Monday, May 6, 2013

Evangelion Q / 3.33

Now *that's* the way to play it.

This is a review of the third Rebuild of Evangelion film, Evangelion 3.0, 3.33, Q, Quickening, or "You Can [Not] Redo".  There are spoilers, so hold off if you haven't seen it.

I've sort of been missing out on the Rebuild of Evangelion party these past few years, simply because, despite being a huge fan of Evangelion, the Rebuild movies didn't click with me. I didn't hate them or anything, but the spark wasn't there. They felt choppy, and like they skimmed the surface of a deeper story. And yes, I did get the vague feeling that they were trying to pander to certain anime stereotypes rather than create broken characters who might feel like anime stereotypes.

At the same time, I didn't view Rebuild 1.0 and Rebuild 2.0 was such a radical departure from the series.

But I really got into the groove with this film. It hit that sweet spot of being familar yet new, exciting yet comfortable (for a very strange definition of "comfortable", I'll admit), and seemed more imaginative and engaging.

Instead of the action-oriented fare of the first two Rebuild films, this was a slow build-up to a climax. There was plenty of action, but the real meat of the story procedeed slowly, as Shinji "adjusts" to the new world that he finds himself in.

Shinji's rescuing of Rei Ayanami from inside the Angel Zeruel caused a...proto-Third Impact that was halted by Kaworu literally falling from the sky in an new Evangelion. Shinji himself has been in a coma for the following fourteen years, drifting in space, entombed in EVA-01. The Children appear not to have aged, but everything else has changed. Misato, Ritsuko, and the bridge crew head up an independent organization called "Wille", which also employs Toji's sister Sakura. They all tell Shinji not to pilot the EVA, and he's also been outfitted with a collar that prevents synchronization and could kill him if activated. Shinji can't do much anyway, since Eva-01 now forms the core of the Wunder, Wille's flying fortress.

But Rei in Eva-00 breaks in and takes Shinji to NERV, run by a Gendo (sporting Khiel-like goggles) and a very weary and balding Fuyutski. Kaworu is there, and forms a bond with Shinji, while Shinji notices that the Rei who is also there is...not quite right. The world around them has been destroyed and distorted, though it is also still and quiet. There might be a chance to change the world back to the way it was, but it also might play into the hands of the still-scheming Gendo.

In terms of its plot and setting, Evangelion 3.33 is radically different from what has come before, which seems to have confused and upset a lot of people. I'm not bragging here, but I was genuinely excited by the new setting and content to watch it be explained further. Several of the series beats are repeated in different forms: a Shinji who has lost everything; a returning Rei who is now distant and confused; Shinji's bonding with Kaworu and the "breakup"; a journey underground; a battle between EVA-02 and Shinji. Some of the lines are even the same or similar, if you allow for differences in translation. It's an elegant way to do a remake, one that's satisfying.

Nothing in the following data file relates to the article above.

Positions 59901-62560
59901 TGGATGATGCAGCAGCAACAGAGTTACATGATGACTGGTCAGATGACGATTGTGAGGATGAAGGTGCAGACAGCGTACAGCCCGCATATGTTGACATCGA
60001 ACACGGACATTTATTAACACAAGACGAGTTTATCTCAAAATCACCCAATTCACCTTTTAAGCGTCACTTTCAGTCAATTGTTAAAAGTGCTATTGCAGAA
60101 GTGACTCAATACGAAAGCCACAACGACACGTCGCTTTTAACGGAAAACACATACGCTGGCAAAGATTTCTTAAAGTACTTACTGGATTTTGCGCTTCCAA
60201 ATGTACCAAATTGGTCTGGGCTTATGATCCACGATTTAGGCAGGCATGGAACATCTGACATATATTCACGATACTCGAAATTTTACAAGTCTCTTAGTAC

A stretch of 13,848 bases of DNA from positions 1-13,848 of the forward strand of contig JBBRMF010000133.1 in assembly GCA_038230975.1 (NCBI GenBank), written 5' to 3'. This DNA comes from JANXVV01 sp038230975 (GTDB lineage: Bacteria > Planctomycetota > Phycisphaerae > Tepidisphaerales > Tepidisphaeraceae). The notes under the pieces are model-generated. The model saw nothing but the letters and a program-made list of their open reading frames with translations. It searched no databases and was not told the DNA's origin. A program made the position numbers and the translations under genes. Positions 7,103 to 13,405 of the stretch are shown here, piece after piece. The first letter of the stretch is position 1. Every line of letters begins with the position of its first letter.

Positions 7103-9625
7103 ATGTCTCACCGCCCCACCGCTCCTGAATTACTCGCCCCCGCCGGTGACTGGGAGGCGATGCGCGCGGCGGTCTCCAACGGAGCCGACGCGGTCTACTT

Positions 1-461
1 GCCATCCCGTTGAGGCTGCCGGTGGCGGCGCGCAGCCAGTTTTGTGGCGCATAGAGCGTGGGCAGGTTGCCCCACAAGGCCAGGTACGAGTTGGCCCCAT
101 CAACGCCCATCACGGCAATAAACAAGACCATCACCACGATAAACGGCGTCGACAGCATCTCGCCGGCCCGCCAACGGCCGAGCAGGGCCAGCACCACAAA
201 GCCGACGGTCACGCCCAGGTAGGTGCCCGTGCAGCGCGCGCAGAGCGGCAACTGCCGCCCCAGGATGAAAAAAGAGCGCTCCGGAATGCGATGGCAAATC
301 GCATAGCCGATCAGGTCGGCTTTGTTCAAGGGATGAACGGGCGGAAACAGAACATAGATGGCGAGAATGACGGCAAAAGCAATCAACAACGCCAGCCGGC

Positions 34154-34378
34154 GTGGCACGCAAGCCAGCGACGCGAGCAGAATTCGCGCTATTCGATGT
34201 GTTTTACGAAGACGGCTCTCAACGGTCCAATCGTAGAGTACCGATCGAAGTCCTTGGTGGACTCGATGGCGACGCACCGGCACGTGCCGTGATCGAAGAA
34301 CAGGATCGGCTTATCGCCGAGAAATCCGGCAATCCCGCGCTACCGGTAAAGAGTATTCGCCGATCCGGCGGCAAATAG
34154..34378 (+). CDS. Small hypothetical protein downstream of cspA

And my god, the visuals. Granted, an expanded low-level digital video can't get me the crisp picture that would be best, but I saw a lot of shifting bodies, fluid things, grotesque monsters and grotesque ships. I lost it at the Wunder and reconfigurable design and the battle with the "grid angel"--just incredible. Except for the bright pink Evangelion piloted by Mari, I loved the new Eva unit designs, though the "beast mode" of EVA-02 is still hard to warm up to. I'm okay with the idea in theory, but the results are always a little goofy-looking, and the new panther-like shape is a bit too much. The new slick black NERV Plug Suits were also very cool.

I don't blame the actual movie for it, but Rebuild of Evangelion 2.0 started a flood of speculation about whether Evangelion was becoming...the series some people felt it always should have been. Some praised what they saw as a more positive direction for the remake, including an allegedly "badass" Shinji who provided the audience with a linear path to self-improvement--because of a single scene where he reached into the voind to try to rescue Rei. Some even went far enough to claim that this was representitive of Hideaki Anno's improved life and greater maturity as an artist, or to imply that a wrong has been corrected, that Evangelion was rightfully compensating for having never given the audience what it wanted.

Look, I'm all for people liking different things and changing their opinions. But I'm going to level: It's aggravating to suggest Evangelion "owed" the audience some kind of feel-good release, some kind of payment for suffering through a story and a protagonist they didn't have a taste for. Stories don't owe their audience a thing: they exist to be told, not to make the viewers feel good. You can't pre-manufature a story to please people anyway, so you might as well go ahead and tell what you like and sort the rest out later.

Me personally, I don't feel Shinji's actions were that far removed from his previous character. He's shown himself capable of fighting back, caring about people, and even going totally postal. I'm a huge fan of Shinji and found him bland in the first two films, was unable to feel that same emotional rapport with the character, but he was really pretty much the same.